Intel Core i7-3960X (Sandy Bridge-E) And X79 Platform Preview

Sandy Bridge-E: More Speed On The Desktop, But A Bigger Deal To Servers

Although we don’t yet have a die shot or block diagram of Sandy Bridge-E, it’s pretty clearly an amalgam of Sandy Bridge’s architecture and scalable cache structure with the same core count that previously gave Gulftown an advantage in well-threaded applications.

Of course, in the segment it was designed to address, Intel moves PCI Express control from X58 to the Sandy Bridge-E die itself, adding a fourth 64-bit memory channel able to run at higher data rates. The result is a simpler two-chip platform than X58 better able to service the server apps dependent on memory bandwidth. Decidedly, consumer apps see little, if any, benefit from the more complex memory controller.

Cumulatively, the impact of Sandy Bridge-E over Core i7-990X is felt in both single- and multi-threaded apps, topping out in the 30% range in a benchmark like Blender. If you count yourself amongst the workstation users justified in spending $1000 on a six-core processor due to the productivity gains it provides, Core i7-3960X looks to be a substantial upgrade as a result of its Sandy Bridge roots.

We can’t ignore the value still so apparent in the mainstream Sandy Bridge-based chips, though. Core i7-2600K holds its own against our pre-production Sandy Bridge-E sample, tying it in single-threaded apps, and trailing it in more threaded titles. That chip, along with the cheaper Core i5-2500K, remains a winner for budget-conscious power users and gamers alike.

Of the three Sandy Bridge-E-based CPUs expected to launch later this year, the Core i7-3930K is perhaps the most interesting. An unlocked multiplier, 2 MB/core of L3 cache, and a hexa-core configuration could be a powerful combination, overclocked. The -3960X will of course be too expensive for most enthusiasts, while the quad-core -3820 may have a tough time proving its worth against existing Sandy Bridge platforms.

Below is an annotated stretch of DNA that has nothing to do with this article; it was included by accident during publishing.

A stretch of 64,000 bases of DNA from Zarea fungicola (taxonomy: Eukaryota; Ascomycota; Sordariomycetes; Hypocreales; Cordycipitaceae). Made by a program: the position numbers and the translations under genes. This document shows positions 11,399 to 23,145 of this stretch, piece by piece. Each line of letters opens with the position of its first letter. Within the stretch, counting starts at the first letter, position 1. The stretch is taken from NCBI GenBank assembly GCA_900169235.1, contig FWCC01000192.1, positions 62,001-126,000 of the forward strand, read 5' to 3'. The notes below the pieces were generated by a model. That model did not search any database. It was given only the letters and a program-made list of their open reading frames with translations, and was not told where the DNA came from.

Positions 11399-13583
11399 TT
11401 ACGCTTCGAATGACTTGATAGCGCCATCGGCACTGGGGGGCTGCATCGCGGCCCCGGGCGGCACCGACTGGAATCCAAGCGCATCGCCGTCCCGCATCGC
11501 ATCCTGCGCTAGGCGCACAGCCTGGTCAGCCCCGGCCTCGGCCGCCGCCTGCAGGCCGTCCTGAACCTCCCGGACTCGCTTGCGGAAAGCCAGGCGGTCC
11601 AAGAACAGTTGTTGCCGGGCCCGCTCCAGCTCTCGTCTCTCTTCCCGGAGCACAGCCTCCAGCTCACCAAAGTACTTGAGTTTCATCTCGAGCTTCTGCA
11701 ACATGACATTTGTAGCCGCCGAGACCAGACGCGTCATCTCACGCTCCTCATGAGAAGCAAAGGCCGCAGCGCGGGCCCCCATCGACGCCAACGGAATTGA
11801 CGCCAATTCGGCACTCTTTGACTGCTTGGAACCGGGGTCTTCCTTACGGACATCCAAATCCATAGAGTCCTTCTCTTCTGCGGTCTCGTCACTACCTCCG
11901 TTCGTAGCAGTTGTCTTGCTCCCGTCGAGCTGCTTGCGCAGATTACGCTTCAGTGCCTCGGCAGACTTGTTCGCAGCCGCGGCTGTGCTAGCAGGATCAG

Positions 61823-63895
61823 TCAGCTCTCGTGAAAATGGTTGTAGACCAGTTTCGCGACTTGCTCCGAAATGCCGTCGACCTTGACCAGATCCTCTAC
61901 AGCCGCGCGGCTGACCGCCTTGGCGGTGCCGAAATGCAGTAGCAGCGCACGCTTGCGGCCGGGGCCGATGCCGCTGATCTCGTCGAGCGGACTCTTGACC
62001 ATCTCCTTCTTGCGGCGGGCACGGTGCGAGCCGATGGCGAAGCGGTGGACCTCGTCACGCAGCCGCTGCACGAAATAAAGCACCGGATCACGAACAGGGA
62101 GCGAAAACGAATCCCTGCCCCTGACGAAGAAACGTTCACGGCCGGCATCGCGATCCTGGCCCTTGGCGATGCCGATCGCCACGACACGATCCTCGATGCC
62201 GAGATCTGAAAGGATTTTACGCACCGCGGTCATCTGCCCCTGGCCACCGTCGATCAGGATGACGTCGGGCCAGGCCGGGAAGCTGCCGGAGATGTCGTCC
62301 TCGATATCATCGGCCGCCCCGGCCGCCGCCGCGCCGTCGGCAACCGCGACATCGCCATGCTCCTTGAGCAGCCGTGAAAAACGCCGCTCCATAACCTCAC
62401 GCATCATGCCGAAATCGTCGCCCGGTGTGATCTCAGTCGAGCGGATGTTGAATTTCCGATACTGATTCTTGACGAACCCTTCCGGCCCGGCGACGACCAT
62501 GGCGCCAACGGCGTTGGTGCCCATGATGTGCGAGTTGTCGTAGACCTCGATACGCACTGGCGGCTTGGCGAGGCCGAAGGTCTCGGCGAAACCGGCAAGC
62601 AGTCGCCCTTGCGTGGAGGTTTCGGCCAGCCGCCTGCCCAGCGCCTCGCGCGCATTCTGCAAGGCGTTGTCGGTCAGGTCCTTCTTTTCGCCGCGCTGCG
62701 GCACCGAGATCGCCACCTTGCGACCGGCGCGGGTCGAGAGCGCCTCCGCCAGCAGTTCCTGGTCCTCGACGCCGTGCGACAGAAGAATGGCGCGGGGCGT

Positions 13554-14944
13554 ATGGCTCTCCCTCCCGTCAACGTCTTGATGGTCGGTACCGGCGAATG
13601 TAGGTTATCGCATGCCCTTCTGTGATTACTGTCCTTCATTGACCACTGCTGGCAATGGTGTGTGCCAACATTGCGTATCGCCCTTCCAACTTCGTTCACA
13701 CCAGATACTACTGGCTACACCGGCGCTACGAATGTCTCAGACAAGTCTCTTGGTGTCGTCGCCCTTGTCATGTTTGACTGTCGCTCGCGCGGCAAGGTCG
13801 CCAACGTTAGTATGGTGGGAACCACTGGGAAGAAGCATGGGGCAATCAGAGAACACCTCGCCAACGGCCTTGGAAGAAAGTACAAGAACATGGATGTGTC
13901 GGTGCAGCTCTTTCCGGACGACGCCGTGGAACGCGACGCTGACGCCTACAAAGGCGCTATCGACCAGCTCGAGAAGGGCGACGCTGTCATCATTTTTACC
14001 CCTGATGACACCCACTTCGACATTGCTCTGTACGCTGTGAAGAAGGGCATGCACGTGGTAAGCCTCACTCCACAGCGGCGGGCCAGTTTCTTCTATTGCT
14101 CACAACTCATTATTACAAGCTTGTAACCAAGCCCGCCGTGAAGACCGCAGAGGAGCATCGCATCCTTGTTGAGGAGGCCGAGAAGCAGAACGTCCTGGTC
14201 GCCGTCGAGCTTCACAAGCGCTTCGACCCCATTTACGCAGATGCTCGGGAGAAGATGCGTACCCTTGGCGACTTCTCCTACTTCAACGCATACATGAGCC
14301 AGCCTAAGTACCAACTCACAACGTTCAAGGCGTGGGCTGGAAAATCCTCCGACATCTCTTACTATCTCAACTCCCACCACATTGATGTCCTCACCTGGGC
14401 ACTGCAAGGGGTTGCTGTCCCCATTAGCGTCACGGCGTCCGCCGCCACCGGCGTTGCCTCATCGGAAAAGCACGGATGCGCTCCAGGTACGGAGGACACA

At least in the shape we’re previewing today, the X79 platform won’t last as long as X58 did, if only because appears to have given up the features that were expected to set it apart. Without official PCI Express 3.0, USB 3.0, or its more advanced storage connectivity, X79 ends up looking a lot like P67 or Z68.

Update: Again, the PCI Express support in Sandy Bridge-E is said to be 8 GT/s-capable, but not yet validated to work with the third-gen standard. An official blessing could be forthcoming, but it's not yet a sure thing.

Looking Forward

We’re at least a month or two away from Sandy Bridge-E’s launch, and a lot is expected to happen in that time. There’s AMD’s anticipated Bulldozer architecture, to start.

Also, by the time you read this, we’ll be on the way to IDF in San Francisco, where we’re scheduled to sit in on several briefings about Ivy Bridge, its 22 nm tri-gate transistors, improvements to the architecture’s media functionality, and Windows 8.